It has given me an added perspective not in terms of nationality or origin, but in overall citizenship of the world. We are such interesting and complex creatures; I can’t think of a more inspiring and influential topic.

OBT:

If you had to choose three books as a “Welcome to Toronto” gift, what would those books be?

GB:

Toronto, huh? Well then,

Hey Apathy (series) – Mike Parsons
Dateline: Toronto – Ernest Hemingway
When We Were Young – Stuart McLean

Something current, something past and something of everything.

OBT:

What Canadian writers do you look to for creative inspiration?

GB:

I have to give my respects to my latest inspirers: the writers in residence you’ve held. Not to suck up, but if you want an honest answer, that is it. The likes of Linda Rogers, Dennis McCloskey, Michael Rubenfeld, Sheree-Lee Olson, Shaun Smith, the list goes on, have all inspired, encouraged, enlightened....and that list goes on as well.

Looking up some of their work, as well as their suggestions, opened my eyes a little wider to the Canadian literary scene.

OBT:

What’s the best advice you’ve ever received as a writer?

GB:

“Buck up” – Cordelia Strube, in one of her writing seminars, said that to me when I was getting to be a little too critical of my writing. It stuck with me. I am done with the whole self pity thing - at least in writing – a lot more Zen’ing to do for the overall. The words are in me, sometimes they come out, sometimes they don’t, but I know they are there.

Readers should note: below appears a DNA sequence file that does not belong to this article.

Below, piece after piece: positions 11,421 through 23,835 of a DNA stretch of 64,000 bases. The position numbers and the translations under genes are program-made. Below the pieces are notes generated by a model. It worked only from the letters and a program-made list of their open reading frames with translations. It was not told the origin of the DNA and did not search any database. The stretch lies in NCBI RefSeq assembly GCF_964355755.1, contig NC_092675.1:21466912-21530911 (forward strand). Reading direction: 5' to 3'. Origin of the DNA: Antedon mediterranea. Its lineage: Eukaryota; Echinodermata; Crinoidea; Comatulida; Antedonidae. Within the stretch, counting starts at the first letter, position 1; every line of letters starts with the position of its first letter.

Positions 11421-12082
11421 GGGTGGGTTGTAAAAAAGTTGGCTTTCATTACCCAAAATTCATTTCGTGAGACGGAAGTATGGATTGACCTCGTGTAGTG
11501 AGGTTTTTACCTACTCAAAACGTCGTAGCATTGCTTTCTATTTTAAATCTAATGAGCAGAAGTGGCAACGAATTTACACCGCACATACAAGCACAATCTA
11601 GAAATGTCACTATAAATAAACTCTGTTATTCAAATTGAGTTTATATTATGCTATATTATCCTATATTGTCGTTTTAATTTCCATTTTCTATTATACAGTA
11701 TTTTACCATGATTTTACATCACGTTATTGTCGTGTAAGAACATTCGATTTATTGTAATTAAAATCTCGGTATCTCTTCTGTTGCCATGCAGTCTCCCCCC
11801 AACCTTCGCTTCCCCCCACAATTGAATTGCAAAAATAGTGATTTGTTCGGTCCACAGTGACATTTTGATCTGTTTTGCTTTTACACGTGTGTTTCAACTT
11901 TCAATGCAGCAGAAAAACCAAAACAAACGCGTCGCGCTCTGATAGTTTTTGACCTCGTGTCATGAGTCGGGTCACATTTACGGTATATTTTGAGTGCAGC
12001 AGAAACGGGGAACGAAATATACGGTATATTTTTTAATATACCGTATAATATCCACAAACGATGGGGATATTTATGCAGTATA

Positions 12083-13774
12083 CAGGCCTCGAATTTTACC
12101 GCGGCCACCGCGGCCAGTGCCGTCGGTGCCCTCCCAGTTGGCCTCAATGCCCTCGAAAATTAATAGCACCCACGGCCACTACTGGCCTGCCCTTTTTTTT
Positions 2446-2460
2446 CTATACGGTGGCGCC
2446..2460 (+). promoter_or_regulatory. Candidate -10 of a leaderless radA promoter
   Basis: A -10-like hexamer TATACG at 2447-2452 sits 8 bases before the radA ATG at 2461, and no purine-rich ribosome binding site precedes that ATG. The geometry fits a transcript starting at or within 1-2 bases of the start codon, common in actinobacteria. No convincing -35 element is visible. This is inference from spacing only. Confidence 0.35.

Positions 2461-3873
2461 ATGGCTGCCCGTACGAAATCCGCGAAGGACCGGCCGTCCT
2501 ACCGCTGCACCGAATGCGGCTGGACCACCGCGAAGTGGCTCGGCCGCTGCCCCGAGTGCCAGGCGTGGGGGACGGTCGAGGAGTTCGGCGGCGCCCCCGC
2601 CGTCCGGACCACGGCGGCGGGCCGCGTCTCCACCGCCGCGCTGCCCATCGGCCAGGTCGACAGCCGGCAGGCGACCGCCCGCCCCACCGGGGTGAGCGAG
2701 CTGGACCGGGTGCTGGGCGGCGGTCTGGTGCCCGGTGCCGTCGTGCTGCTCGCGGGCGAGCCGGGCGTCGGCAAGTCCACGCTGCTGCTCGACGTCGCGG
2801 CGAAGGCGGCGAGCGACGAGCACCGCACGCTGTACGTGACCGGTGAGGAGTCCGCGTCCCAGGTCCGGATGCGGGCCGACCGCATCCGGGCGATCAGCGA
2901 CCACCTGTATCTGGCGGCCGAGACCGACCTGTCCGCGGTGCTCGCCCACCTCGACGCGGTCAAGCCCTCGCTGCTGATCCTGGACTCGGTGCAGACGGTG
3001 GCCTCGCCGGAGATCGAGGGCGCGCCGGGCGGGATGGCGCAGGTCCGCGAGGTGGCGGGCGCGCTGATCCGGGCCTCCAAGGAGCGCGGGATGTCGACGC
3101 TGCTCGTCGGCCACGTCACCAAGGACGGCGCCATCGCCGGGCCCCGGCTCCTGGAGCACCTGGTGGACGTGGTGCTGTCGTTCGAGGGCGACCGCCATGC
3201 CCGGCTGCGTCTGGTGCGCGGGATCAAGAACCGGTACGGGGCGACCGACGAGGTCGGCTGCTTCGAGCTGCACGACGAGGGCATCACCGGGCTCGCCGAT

Also, a close friend of mine, a very talented musician, gave me this jewel:

“When it gets hard and you seem to have exhausted it all, give it a hard push and all that used up energy will get behind you and everything that you are doing will flow and start to make sense. You will make sense. If not, at least you know you didn’t give up and can try again tomorrow”

I use that one every day.

OBT:

What is your next project?

GB:

Right now, I am working through my first novel, and what an exhilarating experience that is. I am also putting the finishing touches on a collection of poems.



Born in Sarajevo, Goran Boskovic’s appreciation for the arts began early, finding beauty in all that could be touched and tasted. With time, he moved away from the arts and became an avid marbleist and footballer -hoping one day to play for the local football team or attain the marbles collective of the neighbouring kids. At the age of eight, he decided to leave the hustle and bustle of city bombs and move to the country side. It was there that his appreciation for the stars grew along with a quiet determination that he WILL be the one who will count them all - despite what he was told.

In the winter of 1994, at the onset of his eleventh year, he came to Canada in search of a new adventure. 10 years after the northern landing, a thought occurred to Goran and it hasn't left him since.

In order to deal with the thought Goran took up writing - in an attempt to decipher what it is that the thought had to say. At times words are substituted by more abstract forms of expression such as music production and photography - the most abstract one of all. The research continues to this day.

He currently lives in Toronto. For more details on the research and its progress, please visit www.explisep.blogspot.com.